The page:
Biblical Taunts (Sunday Thoughts #8)

2 SAMUEL 5:4-7

4 David was thirty years old when he became king, and he reigned forty years. 5 In Hebron he reigned over Judah seven years and six months, and in Jerusalem he reigned over all Israel and Judah thirty-three years.

6 The king and his men marched to Jerusalem to attack the Jebusites, who lived there. The Jebusites said to David, “You will not get in here; even the blind and the lame can ward you off.” They thought, “David cannot get in here.”

7 Nevertheless, David captured the fortress of Zion—which is the City of David.

 

I watched Dumbo last week with the twins. There were too many tears and too many tissues wasted for me to get into the full emotional vortex that was Dumbo. But I’ll just say this: Did you remember he was supposed to be named “Jumbo Jr” after his father but the other mother elephants re-named him “Dumbo” after they got a look at him? He’s an elephant. There’s a reason the Colocasia plant is commonly known as “Elephant Ear.” They are supposed to be big and goofy looking. But even in the elephant world it’s not good to be different. Nothing is the same once you view it through the mom lens, or the bifocaled special needs mom lens.

Why is the taunt here, as David marches against the Jebusites, “even the blind and the lame can ward you off”? Why do they default to the cripples, the weak, the ones with disabilities as the fodder for their jeers? I’ve often wondered this as I hear news stories about children with special needs getting bullied at school or adults with special needs getting assaulted on the street. There is some sort of evolutionary instinct to dominate that makes me fear for Charlie.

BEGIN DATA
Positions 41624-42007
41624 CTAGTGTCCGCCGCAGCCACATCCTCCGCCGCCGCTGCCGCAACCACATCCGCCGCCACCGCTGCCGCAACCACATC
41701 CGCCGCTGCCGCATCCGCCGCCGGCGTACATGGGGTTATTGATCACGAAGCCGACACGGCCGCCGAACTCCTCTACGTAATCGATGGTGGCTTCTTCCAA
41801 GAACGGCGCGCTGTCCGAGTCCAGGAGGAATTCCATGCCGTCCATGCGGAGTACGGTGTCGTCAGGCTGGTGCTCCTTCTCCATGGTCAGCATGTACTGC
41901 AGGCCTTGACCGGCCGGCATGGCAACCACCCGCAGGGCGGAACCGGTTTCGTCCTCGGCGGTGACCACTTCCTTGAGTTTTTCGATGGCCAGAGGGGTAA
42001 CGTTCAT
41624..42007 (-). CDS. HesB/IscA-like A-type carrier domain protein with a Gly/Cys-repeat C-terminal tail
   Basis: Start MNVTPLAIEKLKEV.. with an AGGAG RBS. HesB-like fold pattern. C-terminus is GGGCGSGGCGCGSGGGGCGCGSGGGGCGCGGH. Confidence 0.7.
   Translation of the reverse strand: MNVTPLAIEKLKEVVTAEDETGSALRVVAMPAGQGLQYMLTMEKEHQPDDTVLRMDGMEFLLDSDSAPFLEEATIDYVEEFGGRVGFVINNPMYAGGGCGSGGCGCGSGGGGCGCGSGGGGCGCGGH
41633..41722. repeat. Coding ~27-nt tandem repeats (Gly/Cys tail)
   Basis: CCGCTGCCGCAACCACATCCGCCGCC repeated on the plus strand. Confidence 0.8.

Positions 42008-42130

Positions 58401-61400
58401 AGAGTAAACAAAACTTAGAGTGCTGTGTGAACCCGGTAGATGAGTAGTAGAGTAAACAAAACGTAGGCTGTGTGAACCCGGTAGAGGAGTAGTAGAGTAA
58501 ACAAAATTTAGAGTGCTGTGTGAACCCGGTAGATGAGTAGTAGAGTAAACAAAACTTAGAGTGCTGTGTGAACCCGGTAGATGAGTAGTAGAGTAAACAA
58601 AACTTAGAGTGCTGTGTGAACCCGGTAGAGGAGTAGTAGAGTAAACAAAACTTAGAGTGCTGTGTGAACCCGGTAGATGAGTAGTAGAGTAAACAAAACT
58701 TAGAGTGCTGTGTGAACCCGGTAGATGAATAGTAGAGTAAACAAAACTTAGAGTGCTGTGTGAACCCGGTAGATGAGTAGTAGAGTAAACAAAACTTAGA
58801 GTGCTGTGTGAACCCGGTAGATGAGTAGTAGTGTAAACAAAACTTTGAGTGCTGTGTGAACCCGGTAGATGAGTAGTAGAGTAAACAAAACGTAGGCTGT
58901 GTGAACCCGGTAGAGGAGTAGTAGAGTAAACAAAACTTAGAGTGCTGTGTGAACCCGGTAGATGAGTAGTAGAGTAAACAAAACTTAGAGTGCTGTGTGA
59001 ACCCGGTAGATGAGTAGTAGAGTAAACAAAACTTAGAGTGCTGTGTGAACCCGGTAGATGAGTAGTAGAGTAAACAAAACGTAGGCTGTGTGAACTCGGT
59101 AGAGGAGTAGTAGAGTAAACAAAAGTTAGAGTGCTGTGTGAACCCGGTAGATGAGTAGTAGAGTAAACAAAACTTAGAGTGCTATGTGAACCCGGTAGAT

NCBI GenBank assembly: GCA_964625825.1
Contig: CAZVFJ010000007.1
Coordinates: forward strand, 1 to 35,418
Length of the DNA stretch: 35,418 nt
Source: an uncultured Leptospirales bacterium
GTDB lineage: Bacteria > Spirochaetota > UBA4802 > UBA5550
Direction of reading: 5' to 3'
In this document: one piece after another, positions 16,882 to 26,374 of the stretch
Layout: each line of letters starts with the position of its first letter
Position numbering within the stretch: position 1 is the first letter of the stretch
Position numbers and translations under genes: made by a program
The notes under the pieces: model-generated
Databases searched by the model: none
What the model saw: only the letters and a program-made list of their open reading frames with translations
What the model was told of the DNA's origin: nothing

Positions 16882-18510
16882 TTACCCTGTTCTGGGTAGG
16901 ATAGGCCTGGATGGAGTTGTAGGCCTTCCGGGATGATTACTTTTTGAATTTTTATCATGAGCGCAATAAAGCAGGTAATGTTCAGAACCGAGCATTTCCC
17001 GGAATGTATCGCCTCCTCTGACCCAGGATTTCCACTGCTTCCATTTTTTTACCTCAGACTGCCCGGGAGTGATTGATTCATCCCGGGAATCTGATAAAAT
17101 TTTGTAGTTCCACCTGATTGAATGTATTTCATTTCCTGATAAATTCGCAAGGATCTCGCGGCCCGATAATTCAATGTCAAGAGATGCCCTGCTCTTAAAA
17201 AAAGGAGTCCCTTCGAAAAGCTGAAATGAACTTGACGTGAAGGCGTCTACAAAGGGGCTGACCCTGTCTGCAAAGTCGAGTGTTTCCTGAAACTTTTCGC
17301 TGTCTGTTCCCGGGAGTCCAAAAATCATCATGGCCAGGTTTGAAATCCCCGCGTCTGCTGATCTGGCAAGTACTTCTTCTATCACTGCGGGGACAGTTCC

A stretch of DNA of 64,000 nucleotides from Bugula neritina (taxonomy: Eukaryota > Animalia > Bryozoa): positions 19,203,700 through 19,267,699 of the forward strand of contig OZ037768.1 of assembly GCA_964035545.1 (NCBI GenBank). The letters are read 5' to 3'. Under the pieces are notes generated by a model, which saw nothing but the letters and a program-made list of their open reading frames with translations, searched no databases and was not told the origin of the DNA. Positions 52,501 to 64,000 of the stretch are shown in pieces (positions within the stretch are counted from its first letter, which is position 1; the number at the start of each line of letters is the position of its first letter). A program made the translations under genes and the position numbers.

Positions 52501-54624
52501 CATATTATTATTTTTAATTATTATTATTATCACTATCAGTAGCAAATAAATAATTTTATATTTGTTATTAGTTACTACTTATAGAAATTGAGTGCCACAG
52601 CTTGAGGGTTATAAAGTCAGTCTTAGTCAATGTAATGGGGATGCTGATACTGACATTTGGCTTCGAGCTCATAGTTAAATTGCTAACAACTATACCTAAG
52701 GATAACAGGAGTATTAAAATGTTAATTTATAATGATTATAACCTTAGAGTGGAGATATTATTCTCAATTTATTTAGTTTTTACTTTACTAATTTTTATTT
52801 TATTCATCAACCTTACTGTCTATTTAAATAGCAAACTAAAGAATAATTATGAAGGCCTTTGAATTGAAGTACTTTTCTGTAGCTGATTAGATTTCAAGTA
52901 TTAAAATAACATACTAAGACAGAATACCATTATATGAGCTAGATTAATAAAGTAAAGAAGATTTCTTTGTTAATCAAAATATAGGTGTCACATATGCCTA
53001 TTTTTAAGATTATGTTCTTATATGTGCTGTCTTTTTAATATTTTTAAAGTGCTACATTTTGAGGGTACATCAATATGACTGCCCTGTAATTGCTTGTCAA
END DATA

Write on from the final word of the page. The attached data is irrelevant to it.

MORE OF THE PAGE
But then I read about a woman last week who received hurtful comments about her baby’s cleft palate and how people rallied to support and encourage her. And then I think about how many people have come to know Charlie’s story and the good that has come from the person God made him to be, diagnoses and all. I remember that David was not always an established king. He was just a boy, the youngest of many boys, and yet he was picked to beat a giant and fight for a kingdom. I remember the first disciples were fishermen and friends and nothing special really until their mission became clear. I remember that Mary Magdalene was possessed by evil spirits before Jesus healed her and she devoted her money and the rest of her life to spreading his message.

The world’s will always trend towards shouting down the weak. Difference, especially when it involves vulnerability, does not mix well with the individualistic pursuit of success that society preaches, both consciously and unconsciously. But the greatest irony of the Bible is that God uses the weak for the greatest purpose.

When you think about it, being the best is such a small goal. My prayer for my family is that we will remain vulnerable because I want us to be part of something bigger than our little world. I know Charlie will get teased at some point. I know I will not remain calm when that happens. But in the grand scheme of things, I believe Charlie could be a David in some ways. He could be someone to fight against expectations. He could defeat the giant tide of competition and perfection by simply being himself.

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